2. Now fades the glimmering landscape on the sight,

And all the air a solemn stillness holds;
Save where the beetle wheels his droning fight,

And drowsy tinklings lull the distant folds ;3. Save that, from yonder iry-mantled tower,

The moping owl does to the moon complain Of such as, wandering near her secret bower,

Molest her ancient, solitary reign. 4. Beneath those rugged clms, that yew-tree's shade,

Where heaves the turf in many a mouldering heap, Each in his narrow cell forever laid,

The rude forefathers of the hamlet sleep.

5. The breezy call of incense-breathing morn,

The swallow, twittering from the straw-built shed, The cock's shrill clarion, or the echoing horn,

No more shall rouse them from their lowly bed. 6. For them no more the blazing hearth shall burn,

Or busy housewife ply her evening care; No children run to lisp their sire's return

Or climb his knees the envied kiss to share. 7. Oft did the harvest to their sickle yield;

Their furrow oft the stubborn glebe has broke: How jocund did they drive their team afield !

How bowed the woods beneath their sturdy stro!«,! 8. Let not Ambition mock their useful toil,

Their homely joys and destiny obscure; Nor Grandeur hear, with a disdainful smile,

The short and simple annals of the poor. 9. The boast of heraldry, the pomp of power,

And all that beauty, all that wealth e'er gave, Await, alike, th’inevitable hour;

The paths of glory lead but to the grave. 10. Nor you, ye proud, impute to these the fault,

If memory o'er their tomb no trophies raise, Where, through the long-drawn aisle, and fretted vault,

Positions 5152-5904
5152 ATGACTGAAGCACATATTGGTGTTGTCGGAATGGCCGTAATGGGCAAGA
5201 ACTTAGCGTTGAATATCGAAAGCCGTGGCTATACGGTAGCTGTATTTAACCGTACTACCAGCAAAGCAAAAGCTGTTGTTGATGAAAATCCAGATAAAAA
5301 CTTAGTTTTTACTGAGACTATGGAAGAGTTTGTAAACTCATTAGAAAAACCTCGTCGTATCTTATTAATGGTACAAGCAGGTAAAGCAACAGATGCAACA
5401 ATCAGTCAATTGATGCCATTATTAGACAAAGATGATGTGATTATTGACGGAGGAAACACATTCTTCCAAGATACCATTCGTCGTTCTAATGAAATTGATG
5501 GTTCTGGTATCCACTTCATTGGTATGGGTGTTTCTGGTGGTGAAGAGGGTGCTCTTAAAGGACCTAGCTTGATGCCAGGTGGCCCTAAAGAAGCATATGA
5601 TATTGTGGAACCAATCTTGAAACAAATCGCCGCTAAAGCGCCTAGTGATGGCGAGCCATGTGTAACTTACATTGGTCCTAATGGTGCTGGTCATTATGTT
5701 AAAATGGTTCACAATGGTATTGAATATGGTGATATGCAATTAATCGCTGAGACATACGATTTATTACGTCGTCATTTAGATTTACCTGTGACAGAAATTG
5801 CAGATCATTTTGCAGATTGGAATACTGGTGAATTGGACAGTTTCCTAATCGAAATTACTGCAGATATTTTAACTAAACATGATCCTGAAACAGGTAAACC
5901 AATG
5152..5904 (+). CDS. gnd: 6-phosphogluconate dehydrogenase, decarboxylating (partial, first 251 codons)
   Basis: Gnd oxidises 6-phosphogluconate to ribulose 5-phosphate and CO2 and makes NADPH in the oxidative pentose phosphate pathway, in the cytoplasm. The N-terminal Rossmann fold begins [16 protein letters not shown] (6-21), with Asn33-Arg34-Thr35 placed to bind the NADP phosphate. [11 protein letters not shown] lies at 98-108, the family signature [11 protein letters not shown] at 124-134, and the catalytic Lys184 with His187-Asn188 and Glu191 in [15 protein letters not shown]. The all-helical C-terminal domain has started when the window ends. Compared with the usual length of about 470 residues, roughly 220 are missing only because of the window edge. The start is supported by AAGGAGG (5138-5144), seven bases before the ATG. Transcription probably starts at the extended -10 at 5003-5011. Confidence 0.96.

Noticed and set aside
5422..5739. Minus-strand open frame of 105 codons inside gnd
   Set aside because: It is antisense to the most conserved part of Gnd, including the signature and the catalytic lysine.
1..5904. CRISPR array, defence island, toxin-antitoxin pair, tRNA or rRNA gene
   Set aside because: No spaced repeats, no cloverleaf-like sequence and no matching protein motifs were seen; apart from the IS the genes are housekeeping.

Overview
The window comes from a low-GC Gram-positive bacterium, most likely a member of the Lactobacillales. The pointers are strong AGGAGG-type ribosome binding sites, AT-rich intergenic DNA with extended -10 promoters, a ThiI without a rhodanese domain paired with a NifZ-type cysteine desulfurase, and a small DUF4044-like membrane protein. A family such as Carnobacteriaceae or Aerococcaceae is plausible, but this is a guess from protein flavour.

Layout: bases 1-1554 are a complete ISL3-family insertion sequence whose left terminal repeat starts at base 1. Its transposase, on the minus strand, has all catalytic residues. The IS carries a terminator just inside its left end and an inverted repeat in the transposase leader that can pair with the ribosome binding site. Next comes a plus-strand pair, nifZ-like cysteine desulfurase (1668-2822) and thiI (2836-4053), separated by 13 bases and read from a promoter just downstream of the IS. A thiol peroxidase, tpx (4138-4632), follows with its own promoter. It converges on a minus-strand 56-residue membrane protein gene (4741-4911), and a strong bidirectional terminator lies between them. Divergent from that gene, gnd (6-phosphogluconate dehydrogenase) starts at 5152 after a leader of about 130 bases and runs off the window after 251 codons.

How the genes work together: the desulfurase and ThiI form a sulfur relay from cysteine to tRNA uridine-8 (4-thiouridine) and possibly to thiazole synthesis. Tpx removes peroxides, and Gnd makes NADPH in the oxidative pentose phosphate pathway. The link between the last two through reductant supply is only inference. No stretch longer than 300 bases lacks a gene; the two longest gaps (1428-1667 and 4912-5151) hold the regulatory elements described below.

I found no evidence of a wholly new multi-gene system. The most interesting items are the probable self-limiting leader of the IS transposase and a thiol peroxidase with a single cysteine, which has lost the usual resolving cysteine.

The pealing anthem swells the note of praise. 11. Can storied urn, or animated bust,

Back to its mansion call the fleeting breath ? Can Honor's voice provoke the silent dust,

Or Flattery soothe the dull, cold ear of death? 12. Porhaps, in this neglected spot, is laid

Some heart, once pregnant with celestial fire; Hands, that the rod of empire might have swayed,

Or waked to ecstasy the living lyre: 13. But Knowledge to their eyes her ample page,

Rich with the spoils of time, did ne'er unroll; Chill Penury repressed their noble rage,

And froze the genial current of the soul. 14. Full maný a gem, of purest ray serene,

The dark, urfathomed caves of ocean bear; Full many a flower is born to blush unseen,

And waste its sweetness on the desert air.

15. Some village Hampden, that, with dauntless breast,

The little tyrant of his fields withstood; Some mute, inglorious Milton here may rest;

Some Cromwell, guiltless of his country's blood. 16. Th' applause of listening senates to command,

The threats of pain and ruin to despise, To scatter plenty o'er a smiling land,

And read their history in a nation's eyes, 17. Their lot forbade: nor circumscribed alone

Their growing virtues, but their crimes confined; Forbade to wade through slaughter to a throne,

And shut the gates of mercy on mankind ;-18. The struggling pangs of conscious Truth to hide,

To quench the blushes of ingenuous Shame; Or heap the shrine of Luxury and Pride,